Ryan Reynolds Opens Up About How He Copes With Anxiety
"I’ve been to the depths of the darker end of the spectrum, which is not fun."
Ryan Reynolds comes off as cool and quick-witted in “Deadpool,” and while he may seem like a superhero in the movies, he’s really just a human who sometimes battles extreme anxiety — and he’s not afraid to admit it.
Reynolds recently talked about the spectrum of anxiety he’s dealt with over the course of his life in an interview with The New York Times, but this wasn’t the first time the actor’s been honest and raw when it comes to talking about the anxiety he feels in all kinds of situations.
“I have anxiety, I’ve always had anxiety,” he told The New York Times. “Both in the lighthearted ‘I’m anxious about this’ kind of thing, and I’ve been to the depths of the darker end of the spectrum, which is not fun.”
Reynolds says these feelings began when he was just a child, when he would try to keep everything in the house under control to prevent his dad from getting upset.
“I became this young skin-covered micromanager,” he told the Times. “When you stress out kids, there’s a weird paradox that happens because they’re suddenly taking on things that aren’t theirs to take on.”
The anxiety hasn’t gone away in his adult life, as he continues to feel stressed about his career, interviews, press events and more.
So, how does he manage anxiety while living life in the public eye? He credits a variety of things: his humor, his ability to do interviews as his “Deadpool” character, the Headspace mediation app and his wife, Blake Lively.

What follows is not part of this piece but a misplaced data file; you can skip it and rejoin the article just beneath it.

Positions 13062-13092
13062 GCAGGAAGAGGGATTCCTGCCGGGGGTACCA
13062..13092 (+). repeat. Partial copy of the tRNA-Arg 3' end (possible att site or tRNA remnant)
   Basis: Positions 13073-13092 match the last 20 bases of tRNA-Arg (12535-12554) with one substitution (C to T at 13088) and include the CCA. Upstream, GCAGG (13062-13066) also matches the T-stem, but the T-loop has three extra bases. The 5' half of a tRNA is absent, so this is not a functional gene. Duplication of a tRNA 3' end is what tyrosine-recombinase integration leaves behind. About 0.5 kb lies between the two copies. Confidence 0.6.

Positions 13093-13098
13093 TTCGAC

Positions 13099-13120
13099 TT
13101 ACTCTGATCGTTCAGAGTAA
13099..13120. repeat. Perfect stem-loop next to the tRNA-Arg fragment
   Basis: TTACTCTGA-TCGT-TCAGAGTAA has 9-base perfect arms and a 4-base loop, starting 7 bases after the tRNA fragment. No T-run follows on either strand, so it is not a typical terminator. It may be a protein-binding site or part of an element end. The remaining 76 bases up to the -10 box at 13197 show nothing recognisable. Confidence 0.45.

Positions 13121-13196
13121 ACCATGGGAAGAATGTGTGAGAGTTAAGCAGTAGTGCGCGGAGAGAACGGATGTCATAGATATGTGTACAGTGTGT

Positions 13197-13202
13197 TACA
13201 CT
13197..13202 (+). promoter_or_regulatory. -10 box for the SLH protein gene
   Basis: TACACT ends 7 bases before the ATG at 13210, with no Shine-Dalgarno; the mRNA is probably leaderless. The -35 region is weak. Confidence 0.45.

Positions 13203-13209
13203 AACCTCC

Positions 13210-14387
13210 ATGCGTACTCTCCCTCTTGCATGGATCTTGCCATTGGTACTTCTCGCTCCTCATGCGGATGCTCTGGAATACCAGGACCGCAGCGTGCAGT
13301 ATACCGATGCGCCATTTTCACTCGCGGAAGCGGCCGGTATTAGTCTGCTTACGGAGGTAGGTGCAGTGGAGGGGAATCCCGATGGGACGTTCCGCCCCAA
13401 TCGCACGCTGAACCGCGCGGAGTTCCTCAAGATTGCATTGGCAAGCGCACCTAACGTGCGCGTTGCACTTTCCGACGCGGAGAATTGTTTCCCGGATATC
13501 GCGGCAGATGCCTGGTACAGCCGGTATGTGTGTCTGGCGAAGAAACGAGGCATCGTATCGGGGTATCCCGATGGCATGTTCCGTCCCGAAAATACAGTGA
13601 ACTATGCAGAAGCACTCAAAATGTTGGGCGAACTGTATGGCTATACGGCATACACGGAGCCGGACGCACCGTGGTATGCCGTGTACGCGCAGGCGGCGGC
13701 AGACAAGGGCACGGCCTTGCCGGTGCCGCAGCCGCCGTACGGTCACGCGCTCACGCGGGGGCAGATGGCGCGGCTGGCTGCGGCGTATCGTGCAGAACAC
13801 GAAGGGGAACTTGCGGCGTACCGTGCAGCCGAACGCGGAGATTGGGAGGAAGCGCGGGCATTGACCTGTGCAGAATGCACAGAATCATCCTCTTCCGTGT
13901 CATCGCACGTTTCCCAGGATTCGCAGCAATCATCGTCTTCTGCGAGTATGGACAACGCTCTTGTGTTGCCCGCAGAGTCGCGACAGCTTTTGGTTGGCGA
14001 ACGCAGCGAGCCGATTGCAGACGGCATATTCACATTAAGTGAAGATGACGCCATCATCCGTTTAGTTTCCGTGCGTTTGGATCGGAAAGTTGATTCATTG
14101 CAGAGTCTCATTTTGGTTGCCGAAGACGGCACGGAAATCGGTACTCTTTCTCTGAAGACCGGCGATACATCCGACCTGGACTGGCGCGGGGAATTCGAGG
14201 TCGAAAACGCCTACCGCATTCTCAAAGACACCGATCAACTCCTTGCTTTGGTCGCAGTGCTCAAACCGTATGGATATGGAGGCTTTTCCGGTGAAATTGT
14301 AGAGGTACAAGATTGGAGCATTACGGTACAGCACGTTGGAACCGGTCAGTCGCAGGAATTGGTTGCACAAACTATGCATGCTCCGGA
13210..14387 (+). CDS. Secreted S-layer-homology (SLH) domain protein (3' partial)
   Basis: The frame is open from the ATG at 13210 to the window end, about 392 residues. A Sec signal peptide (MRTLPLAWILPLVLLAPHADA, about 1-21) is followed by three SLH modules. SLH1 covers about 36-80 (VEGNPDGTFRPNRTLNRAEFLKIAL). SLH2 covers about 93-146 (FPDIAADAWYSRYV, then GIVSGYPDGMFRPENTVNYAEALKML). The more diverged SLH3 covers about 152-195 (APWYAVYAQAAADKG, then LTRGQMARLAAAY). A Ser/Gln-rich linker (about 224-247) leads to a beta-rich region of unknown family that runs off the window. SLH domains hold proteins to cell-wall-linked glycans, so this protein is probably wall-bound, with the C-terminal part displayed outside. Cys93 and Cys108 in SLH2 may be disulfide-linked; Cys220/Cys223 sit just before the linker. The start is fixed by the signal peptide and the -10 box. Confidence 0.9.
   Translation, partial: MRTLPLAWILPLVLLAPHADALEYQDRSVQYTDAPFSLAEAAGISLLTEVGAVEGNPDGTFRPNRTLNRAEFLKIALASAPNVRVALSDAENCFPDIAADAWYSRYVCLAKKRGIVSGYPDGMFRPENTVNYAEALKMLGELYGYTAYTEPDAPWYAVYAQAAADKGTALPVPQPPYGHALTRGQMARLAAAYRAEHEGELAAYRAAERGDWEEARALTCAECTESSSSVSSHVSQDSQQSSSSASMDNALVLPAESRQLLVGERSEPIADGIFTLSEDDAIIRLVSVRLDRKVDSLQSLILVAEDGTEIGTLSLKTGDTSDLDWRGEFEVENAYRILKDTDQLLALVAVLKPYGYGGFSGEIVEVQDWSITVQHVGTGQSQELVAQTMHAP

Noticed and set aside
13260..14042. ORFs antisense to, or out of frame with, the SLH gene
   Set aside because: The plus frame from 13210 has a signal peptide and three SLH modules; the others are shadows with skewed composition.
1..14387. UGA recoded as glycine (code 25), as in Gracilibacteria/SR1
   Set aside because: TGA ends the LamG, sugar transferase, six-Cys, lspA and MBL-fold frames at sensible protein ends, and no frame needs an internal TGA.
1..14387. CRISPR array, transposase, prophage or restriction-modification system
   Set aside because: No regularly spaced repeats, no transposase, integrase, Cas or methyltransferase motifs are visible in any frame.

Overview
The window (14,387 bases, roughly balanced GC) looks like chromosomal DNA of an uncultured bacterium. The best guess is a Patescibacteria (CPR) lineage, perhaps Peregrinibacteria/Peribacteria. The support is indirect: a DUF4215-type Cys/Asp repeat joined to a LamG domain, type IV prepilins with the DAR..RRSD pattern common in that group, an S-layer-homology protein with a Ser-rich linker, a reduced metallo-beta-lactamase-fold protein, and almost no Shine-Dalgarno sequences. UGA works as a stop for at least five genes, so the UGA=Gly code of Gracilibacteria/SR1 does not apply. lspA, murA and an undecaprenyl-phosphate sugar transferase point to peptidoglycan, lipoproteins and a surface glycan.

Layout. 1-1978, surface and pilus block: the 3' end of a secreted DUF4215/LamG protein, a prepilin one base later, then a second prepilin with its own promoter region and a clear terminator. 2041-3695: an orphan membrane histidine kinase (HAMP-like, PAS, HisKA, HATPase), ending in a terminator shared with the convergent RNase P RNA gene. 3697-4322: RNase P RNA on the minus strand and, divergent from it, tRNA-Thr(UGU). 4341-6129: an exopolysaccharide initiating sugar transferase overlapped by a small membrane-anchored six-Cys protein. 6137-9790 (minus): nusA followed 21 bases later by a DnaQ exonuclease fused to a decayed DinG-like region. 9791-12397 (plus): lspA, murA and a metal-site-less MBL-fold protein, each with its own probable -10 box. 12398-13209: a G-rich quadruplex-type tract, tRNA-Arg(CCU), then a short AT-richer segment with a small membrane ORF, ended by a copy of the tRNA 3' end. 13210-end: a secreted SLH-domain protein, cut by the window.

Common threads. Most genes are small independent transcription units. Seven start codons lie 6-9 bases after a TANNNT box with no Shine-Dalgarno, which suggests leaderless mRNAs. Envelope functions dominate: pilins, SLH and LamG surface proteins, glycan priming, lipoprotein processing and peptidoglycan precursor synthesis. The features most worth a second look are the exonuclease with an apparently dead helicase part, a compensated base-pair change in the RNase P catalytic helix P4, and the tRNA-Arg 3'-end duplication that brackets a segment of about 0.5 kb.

He told Variety that Lively helps to keep him “sane” when he feels the expectations are too high. She’s also helped him remember the good times he had in his childhood, instead of just focusing on the negative.
“She always responds with empathy. She meets anger with empathy. She meets hate with empathy,” Reynolds told Humans of New York of his wife. “I had a very fractured relationship with my father. Before he died, she made me remember things I didn’t want to remember. She made me remember the good times.”
“She always responds with empathy. She meets anger with empathy. She meets hate with empathy. She’ll take the time to imagine what happened to a person when they were five or six years old. And she’s made me a more empathetic person. I had a very fractured relationship with my father. Before he died, she made me remember things I didn’t want to remember. She made me remember the good times.”
At the end of the day, Reynolds knows you just have to be willing to fight through the nerves and take the risk.
“I figure if you’re going to jump off a cliff, you might as well fly,” he told The New York Times.
Well said, Reynolds. Well said.